Detroit Police Reform Drags; Judge May Act


Through years of broken promises, foot-dragging, millions of dollars in oversight fees and payouts in police misconduct lawsuits, U.S. District Judge Julian Cook has been patient as three Detroit police chiefs failed to comply with most federally mandated reforms, says the Detroit Free Press. The judge has extended deadlines and modified requirements since 2003, when the city signed agreements pledging to clean up the police department. He may have reached the end of his tolerance.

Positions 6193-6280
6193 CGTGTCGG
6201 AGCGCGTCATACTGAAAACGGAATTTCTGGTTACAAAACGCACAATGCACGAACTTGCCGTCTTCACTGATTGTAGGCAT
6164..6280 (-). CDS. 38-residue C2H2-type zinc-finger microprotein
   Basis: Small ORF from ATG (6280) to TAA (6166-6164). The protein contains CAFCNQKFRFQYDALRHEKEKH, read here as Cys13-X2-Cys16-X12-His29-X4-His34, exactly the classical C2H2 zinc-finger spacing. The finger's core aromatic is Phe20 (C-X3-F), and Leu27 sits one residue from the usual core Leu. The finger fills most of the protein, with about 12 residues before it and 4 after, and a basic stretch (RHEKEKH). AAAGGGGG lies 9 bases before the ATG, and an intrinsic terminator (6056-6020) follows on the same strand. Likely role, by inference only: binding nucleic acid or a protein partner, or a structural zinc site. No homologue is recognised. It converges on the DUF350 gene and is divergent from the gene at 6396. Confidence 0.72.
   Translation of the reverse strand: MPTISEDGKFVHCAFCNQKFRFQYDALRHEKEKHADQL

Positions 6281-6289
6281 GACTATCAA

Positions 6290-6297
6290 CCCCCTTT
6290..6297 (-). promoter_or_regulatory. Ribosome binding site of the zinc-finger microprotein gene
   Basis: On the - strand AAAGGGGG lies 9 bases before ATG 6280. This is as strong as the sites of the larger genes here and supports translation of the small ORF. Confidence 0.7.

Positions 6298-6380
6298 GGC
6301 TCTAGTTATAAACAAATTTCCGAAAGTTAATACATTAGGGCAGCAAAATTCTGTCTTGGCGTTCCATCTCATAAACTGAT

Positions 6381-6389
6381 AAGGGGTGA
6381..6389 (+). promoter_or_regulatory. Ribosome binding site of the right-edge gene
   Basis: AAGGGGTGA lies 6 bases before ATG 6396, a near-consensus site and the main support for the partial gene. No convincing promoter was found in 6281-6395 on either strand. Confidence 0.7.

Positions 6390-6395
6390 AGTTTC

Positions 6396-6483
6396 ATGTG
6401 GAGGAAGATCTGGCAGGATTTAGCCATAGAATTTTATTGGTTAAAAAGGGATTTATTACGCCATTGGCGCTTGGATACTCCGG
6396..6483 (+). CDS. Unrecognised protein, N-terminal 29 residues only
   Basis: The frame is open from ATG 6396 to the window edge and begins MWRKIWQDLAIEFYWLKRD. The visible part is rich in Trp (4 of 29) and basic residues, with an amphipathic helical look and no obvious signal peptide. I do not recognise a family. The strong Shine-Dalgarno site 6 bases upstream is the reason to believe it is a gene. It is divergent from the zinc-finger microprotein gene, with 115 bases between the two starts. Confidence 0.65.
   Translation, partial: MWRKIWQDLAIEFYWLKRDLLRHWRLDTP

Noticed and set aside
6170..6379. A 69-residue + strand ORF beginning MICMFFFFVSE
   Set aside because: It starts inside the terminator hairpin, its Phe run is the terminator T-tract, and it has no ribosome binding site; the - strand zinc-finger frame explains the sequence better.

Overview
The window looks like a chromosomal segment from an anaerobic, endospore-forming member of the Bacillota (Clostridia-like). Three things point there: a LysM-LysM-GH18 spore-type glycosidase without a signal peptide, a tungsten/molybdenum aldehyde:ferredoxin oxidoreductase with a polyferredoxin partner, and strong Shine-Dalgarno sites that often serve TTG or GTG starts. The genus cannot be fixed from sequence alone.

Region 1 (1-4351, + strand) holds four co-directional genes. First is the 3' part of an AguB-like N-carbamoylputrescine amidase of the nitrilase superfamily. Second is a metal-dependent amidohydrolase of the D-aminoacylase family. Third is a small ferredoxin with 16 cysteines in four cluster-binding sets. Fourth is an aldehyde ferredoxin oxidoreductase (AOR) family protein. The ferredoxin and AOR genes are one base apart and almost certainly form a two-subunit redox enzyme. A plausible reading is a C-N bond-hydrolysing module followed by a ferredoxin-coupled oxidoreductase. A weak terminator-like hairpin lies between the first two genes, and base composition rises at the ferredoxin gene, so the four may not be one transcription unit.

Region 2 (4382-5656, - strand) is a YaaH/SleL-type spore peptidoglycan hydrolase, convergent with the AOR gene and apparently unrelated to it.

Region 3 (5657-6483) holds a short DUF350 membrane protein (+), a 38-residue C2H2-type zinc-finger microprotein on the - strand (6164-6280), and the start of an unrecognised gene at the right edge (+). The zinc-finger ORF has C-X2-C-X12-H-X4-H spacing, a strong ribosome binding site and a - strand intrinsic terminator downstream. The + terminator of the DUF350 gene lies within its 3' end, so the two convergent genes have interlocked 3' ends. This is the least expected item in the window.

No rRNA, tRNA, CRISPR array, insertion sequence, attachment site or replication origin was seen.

Now Cook has sent out a news release inviting the media to a hearing Friday to talk about the city’s progress in correcting massive problems uncovered by a 2000 Free Press probe of shootings by police, dragnet arrests and mistreatment of prisoners. Detroit cops promised to clean up their department years ago. But the legal agreements city officials signed in 2003 with the U.S. Department of Justice’s civil rights division over questionable shootings of civilians, illegal dragnet arrests and inhumane treatment of prisoners, have remained unfulfilled for six years with no end in sight.

Comments are closed.